Internet-connected cars are not only a consistent trend in the automotive space, they also carry a security risk. This begs the question, how will a large-scale hack targeting automated cars affect the flow of an urban environment, like the streets of Manhattan?
Skanda Vivek, postdoctoral researcher in the Peter Yunker lab at the Georgia Institute of Technology, and his team will present their answer to that question at the 2019 American Physical Society March Meeting in Boston. Although individual collisions have reached the public eye, this work quantifies how hacked self-driving cars will affect traffic flow.
Their findings suggest that just a small-scale offensive (reaching 10 percent of cars in Manhattan) could have severe side effects—a citywide gridlock that puts commuters and emergency vehicles at a standstill.
The team used percolation theory to make their model, which is “a mathematical approach based on the statistical analysis of networks,” according to American Physical Society.
In addition to predicting the negative waves compromised vehicles would unleash upon New York City, the researchers also devised a risk-mitigation strategy. Their proposed strategy, according to American Physical Society, consist of “using multiple networks for connected vehicles to decrease the number of cars that could be compromised in a single intrusion.”
“If no more than, say, 5 percent of connected vehicles were compartmentalized to the same network or utilized the same network protocols, the chance of citywide fragmentation would be low,” says Vivek. “Therefore, a hacker with the intention of causing large-scale disruption faced with this compartmentalized multi-network architecture would be required to execute multiple simultaneous intrusions, which increases the difficulty of such an attack and makes it less likely to occur.”
Vivek continues by highlighting the importance of these findings, explaining that “compromised vehicles are unlike compromised data. Collisions caused by compromised vehicles present physical danger to the vehicle’s occupants, and these disturbances would potentially have broad implications for overall traffic flow.”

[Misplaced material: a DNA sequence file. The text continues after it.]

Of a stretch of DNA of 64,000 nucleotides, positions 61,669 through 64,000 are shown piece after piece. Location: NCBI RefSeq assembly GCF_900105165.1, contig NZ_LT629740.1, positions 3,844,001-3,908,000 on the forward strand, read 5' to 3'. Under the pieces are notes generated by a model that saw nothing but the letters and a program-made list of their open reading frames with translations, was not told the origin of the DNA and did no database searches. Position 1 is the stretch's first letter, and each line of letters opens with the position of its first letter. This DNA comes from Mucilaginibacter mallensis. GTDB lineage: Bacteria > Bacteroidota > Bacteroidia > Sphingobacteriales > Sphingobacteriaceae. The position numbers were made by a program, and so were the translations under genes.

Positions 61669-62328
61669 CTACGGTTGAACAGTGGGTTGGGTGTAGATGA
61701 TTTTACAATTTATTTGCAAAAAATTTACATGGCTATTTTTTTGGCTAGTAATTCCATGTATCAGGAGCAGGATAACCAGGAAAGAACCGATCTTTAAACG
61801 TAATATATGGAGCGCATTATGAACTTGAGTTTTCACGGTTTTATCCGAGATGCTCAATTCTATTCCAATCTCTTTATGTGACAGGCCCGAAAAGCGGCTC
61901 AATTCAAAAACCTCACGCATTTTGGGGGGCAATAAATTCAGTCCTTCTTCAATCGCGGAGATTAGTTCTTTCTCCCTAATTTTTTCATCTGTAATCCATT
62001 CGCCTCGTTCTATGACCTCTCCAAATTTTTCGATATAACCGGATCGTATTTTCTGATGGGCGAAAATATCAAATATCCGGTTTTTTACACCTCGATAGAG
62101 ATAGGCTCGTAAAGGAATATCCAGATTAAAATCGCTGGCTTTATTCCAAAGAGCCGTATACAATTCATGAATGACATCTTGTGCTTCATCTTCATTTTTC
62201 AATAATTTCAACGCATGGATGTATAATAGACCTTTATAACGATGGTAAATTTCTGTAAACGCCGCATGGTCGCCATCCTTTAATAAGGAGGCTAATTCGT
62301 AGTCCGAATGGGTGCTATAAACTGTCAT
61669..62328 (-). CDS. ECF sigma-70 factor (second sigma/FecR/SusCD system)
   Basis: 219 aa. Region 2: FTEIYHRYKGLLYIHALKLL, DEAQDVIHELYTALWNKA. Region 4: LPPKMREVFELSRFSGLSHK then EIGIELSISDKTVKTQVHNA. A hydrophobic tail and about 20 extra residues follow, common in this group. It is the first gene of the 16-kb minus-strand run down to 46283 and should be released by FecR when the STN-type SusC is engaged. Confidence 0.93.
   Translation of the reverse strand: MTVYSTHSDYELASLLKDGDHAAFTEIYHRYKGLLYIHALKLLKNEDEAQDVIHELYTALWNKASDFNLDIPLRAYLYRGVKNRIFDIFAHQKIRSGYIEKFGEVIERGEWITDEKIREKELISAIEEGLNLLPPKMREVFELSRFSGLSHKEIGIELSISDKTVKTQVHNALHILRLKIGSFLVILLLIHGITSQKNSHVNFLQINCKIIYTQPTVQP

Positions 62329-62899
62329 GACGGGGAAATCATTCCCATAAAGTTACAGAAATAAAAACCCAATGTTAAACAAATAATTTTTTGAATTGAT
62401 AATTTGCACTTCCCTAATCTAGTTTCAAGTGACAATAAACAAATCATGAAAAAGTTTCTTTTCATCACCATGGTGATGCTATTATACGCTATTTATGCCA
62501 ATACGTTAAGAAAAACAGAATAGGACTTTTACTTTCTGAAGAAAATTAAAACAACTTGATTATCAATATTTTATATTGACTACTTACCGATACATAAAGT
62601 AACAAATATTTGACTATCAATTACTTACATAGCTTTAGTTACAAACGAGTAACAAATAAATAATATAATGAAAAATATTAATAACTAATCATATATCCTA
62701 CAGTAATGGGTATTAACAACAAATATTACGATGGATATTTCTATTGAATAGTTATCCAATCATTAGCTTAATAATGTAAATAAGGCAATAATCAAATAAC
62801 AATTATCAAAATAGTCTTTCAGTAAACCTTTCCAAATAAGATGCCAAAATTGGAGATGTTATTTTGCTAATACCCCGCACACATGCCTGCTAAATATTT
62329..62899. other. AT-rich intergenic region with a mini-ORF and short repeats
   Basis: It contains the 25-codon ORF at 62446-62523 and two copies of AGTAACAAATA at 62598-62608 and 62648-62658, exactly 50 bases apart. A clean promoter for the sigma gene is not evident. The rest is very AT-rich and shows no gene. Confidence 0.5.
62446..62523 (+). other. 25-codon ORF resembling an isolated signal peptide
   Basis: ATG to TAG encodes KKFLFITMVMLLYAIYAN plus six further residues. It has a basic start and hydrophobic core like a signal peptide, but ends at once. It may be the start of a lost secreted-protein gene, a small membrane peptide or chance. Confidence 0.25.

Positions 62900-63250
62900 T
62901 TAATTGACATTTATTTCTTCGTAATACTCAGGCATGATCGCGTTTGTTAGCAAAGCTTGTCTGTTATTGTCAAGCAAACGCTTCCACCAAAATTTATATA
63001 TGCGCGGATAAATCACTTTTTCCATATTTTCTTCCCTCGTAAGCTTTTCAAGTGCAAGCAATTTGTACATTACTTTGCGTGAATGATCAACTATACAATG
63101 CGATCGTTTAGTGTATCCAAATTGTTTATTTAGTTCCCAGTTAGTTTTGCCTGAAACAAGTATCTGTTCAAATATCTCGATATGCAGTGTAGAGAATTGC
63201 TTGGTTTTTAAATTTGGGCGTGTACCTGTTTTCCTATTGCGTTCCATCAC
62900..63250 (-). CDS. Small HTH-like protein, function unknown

“Connected cars are the future,” explains Vivek. “They hold tremendous potential for positive impact economically, environmentally, and, for former drivers no longer frustrated by congested commutes, psychologically. Our work is not in opposition to the future of connected cars. Rather, the novelty of our work lies in identifying and quantifying the underlying cyber-physical risks when multiple connected vehicles are compromised. By shining a light on these technologies at an early stage, we hope we can help prevent worst-case-scenarios.”
In the image below, you can see how hacks can affect the traffic flow in Manhattan, where roads of the same color denote they are part of the same cluster, in other words, they are connected. With everything running as usual (far left), all roads are connected and flowing normally. When 10-20 percent are hacked during rush hour (middle, far right) , the size of the largest cluster reduces drastically. According to the researchers, “We call this threshold (~10-15 hacked vehicles/km/lane) the point of city fragmentation. Essentially half the city is inaccessible from the rest above this threshold.”
Michael Cohen was $22M in debt because of his taxi medallions
Michael Cohen owed $22 million in loans against the taxi medallions he owned — and allegedly lied in order to try to clear the massive debt, according to court documents unsealed Tuesday.
The extent of the financial woes racked up by President Trump’s former personal attorney and fixer emerged in just-unsealed filings related to search warrants in special counsel Robert Mueller’s investigation.
The documents show that federal prosecutors in Manhattan and the FBI were zeroing in on Cohen’s taxi businesses — including “misrepresentations” and omissions he made “in connection with a transaction intended to relieve Cohen” of the $22 million debt.
The investigation, which began in July 2017, found that Cohen lied about income from consulting work in 2017 in order to avoid paying back loans and failed to disclose “tens of thousands of dollars” he received in other monthly income.
“By making these misrepresentations and material omissions, Cohen avoided making monthly payments on his loans, and attempted to fraudulently induce the banks to relieve him of certain repayment obligations and personal guarantees that Cohen and his wife had signed,” the papers said.
It had been previously reported that Cohen was in the hole from borrowing cash from banks and credit unions against the medallions.
The once-rare taxi medallions — which at their peak were worth as much as $1.2 million apiece — tanked to just an average of $200,000 each after ride-share services like Uber and Lyft exploded in the city.
Cohen has pleaded guilty to tax fraud and campaign finance violations, as well as to lying to Congress.
He’ll begin serving a three-year sentence in May.
Lyft’s driver wage lawsuit in NYC continues
As Lyft gears up to list its stock on the NASDAQ, the transportation company is facing ongoing litigation regarding driver wages in New York City. Today, a judge denied Lyft’s motion for an injunction blocking the recent ruling that sets a minimum wage for drivers. Still, the judge said she’ll think it over and file a written ruling in the next 30 days. This comes shortly after a number of drivers protested Lyft’s lawsuit against the city of New York earlier this morning.